The sight of a dorsal fin slicing through the water might strike fear into your heart, but Eugenie Clark saw things differently. Shark Lady tells the story of this pioneering marine biologist who took assumptions about sharks—and about whether women belong in science—and blew them out of the water.
Captivated by sharks since a childhood aquarium visit in 1931, Clark set out to prove that they were not “mindless monsters” to be feared and reviled, but fascinating, intelligent, even trainable creatures worthy of study and conservation. The book follows the lifelong passion that kept her diving—first into the shallows as a kid at the beach, then into books as a student, and ultimately into the open ocean as a researcher, where she spotted sharks resting in caves (busting the popular idea that they must keep moving to stay alive) and hitched a ride on the back of a whale shark, among other discoveries and adventures.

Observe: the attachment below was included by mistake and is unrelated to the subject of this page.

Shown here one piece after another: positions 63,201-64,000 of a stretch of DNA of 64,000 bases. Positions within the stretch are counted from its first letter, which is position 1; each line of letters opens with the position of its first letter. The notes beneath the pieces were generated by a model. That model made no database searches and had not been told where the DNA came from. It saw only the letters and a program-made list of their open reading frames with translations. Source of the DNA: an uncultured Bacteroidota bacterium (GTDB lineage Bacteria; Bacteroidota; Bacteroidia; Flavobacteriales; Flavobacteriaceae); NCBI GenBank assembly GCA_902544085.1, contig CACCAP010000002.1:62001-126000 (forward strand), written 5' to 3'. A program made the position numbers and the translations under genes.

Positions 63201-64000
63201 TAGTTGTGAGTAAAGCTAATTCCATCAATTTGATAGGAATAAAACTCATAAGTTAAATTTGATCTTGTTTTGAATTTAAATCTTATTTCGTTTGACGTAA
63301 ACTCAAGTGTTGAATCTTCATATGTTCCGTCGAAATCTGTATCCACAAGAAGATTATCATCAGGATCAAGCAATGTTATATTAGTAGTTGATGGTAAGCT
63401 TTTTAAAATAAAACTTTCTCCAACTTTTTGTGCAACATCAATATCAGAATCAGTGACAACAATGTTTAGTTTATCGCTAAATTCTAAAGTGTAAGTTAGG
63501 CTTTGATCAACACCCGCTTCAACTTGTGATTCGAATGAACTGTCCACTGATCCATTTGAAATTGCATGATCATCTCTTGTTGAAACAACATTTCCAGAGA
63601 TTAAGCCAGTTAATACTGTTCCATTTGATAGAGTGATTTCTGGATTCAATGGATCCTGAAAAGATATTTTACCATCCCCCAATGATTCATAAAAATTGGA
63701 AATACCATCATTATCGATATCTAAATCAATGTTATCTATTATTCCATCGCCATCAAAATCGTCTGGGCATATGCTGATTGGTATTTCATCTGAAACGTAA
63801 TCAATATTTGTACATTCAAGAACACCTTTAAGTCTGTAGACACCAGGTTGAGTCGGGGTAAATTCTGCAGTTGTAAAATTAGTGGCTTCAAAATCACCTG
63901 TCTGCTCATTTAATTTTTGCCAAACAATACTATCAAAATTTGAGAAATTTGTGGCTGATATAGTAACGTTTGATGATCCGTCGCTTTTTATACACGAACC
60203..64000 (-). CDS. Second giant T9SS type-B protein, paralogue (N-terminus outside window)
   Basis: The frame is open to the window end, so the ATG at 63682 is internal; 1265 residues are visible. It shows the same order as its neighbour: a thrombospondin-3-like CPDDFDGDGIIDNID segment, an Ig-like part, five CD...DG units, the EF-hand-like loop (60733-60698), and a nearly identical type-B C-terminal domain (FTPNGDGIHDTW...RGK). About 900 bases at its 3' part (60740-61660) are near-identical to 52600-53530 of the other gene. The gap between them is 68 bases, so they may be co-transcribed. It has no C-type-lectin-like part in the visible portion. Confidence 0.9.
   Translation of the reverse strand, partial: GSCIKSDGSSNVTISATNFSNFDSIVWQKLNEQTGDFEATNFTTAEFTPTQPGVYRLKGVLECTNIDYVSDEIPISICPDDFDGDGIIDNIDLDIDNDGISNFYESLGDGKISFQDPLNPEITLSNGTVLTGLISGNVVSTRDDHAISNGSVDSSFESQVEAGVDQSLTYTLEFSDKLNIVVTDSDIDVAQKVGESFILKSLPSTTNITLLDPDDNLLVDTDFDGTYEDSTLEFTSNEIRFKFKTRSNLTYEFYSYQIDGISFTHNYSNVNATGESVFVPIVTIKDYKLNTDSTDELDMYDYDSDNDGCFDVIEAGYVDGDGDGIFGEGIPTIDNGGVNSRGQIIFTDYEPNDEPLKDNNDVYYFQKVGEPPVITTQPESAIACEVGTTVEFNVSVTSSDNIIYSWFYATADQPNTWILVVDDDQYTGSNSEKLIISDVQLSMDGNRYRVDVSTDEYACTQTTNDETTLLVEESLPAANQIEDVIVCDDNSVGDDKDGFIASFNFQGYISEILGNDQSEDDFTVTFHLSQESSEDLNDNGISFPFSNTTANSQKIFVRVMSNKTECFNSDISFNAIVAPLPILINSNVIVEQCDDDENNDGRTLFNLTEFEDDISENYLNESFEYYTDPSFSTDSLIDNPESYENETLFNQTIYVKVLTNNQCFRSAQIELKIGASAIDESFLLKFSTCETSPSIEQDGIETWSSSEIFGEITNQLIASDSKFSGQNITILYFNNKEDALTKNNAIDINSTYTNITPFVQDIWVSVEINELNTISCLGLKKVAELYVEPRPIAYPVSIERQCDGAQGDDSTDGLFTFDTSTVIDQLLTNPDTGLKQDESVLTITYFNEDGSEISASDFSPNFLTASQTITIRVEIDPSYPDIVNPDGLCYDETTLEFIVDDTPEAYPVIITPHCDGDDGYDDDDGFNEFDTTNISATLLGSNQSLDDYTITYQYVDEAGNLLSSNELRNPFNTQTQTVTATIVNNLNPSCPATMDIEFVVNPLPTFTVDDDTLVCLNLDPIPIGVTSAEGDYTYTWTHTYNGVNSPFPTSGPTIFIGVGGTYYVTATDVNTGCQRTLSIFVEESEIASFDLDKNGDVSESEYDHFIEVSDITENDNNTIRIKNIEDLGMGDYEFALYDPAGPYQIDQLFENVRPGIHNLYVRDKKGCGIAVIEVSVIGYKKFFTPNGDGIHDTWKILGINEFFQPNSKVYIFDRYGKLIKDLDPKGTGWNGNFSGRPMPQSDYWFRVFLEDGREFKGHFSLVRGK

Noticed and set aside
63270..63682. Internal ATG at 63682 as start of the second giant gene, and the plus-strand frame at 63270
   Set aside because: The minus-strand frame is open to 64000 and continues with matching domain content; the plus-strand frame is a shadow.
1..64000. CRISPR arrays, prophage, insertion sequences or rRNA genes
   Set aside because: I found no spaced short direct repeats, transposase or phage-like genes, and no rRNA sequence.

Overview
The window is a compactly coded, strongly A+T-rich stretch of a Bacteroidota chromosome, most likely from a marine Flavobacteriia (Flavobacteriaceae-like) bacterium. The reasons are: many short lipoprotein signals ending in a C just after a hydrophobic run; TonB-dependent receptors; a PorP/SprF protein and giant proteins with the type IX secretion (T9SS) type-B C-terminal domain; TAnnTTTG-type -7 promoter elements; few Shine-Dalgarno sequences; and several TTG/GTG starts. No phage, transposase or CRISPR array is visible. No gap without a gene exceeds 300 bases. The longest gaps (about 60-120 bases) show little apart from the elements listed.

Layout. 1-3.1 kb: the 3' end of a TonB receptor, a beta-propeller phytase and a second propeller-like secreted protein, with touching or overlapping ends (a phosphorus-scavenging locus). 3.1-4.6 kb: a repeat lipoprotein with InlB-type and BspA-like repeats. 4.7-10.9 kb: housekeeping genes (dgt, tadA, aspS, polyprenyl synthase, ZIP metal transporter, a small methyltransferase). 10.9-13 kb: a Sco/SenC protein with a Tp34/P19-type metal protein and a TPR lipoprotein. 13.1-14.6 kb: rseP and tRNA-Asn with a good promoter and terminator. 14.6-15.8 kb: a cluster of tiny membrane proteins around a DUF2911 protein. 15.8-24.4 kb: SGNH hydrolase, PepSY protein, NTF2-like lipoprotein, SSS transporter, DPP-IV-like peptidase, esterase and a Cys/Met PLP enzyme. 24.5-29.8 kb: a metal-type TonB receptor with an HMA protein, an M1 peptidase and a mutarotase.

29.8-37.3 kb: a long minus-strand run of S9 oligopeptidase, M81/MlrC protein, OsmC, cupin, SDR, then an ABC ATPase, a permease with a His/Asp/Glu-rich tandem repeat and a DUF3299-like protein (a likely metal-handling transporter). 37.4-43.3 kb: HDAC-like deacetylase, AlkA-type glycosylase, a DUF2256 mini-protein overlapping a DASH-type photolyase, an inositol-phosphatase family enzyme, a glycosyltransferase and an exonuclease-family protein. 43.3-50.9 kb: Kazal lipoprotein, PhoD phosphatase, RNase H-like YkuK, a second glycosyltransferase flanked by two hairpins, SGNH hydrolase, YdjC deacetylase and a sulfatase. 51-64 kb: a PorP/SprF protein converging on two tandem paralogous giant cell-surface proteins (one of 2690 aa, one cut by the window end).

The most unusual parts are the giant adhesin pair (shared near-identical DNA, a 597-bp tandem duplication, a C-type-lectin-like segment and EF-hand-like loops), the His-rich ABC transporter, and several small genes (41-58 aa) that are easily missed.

The author, herself a zoologist, skillfully delivers this biography for a young audience, and the sea creatures that Clark meets along the way are illustrated with a peculiar mixture of charm and fidelity that makes it easy to imagine kids turning to them again and again and begging for a trip to the aquarium. Clark’s perseverance in the face of shark skeptics and those who doubted her brains and bravery offers an encouraging message about grit, courage, and zeal, while age-appropriately conveying the extra burden that women carry of proving themselves in male-dominated spheres. Clark’s remarkable life, laid out in more detail in a timeline at the end of the book, might spark the hunger for discovery in a new generation.